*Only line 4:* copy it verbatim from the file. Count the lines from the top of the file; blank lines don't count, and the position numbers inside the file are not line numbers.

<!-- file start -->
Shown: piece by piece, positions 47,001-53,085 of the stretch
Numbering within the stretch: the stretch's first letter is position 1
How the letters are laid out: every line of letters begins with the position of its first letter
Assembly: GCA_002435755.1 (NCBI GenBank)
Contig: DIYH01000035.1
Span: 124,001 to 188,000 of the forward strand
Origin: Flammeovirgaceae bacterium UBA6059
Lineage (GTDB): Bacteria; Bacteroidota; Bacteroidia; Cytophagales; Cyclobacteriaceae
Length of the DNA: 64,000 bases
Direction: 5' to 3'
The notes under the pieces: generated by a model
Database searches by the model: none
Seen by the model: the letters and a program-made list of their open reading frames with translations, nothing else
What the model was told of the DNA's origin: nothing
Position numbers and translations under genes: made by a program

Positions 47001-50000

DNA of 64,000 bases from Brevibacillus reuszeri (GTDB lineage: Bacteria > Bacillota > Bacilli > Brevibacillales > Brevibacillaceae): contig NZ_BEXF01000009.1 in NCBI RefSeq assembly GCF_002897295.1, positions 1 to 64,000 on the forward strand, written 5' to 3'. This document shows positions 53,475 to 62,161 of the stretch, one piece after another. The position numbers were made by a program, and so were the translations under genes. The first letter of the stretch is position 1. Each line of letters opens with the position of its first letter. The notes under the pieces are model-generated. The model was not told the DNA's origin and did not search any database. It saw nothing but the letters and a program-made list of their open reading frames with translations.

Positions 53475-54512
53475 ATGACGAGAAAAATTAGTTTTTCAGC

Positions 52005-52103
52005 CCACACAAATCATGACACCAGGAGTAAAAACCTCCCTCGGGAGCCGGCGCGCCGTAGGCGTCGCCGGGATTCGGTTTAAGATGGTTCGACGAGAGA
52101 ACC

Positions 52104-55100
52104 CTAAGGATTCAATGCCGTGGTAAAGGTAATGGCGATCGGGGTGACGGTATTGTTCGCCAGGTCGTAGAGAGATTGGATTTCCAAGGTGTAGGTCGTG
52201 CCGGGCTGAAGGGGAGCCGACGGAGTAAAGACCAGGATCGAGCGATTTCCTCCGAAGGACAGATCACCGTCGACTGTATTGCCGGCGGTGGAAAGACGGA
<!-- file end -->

Assembly: GCA_002435755.1 (NCBI GenBank)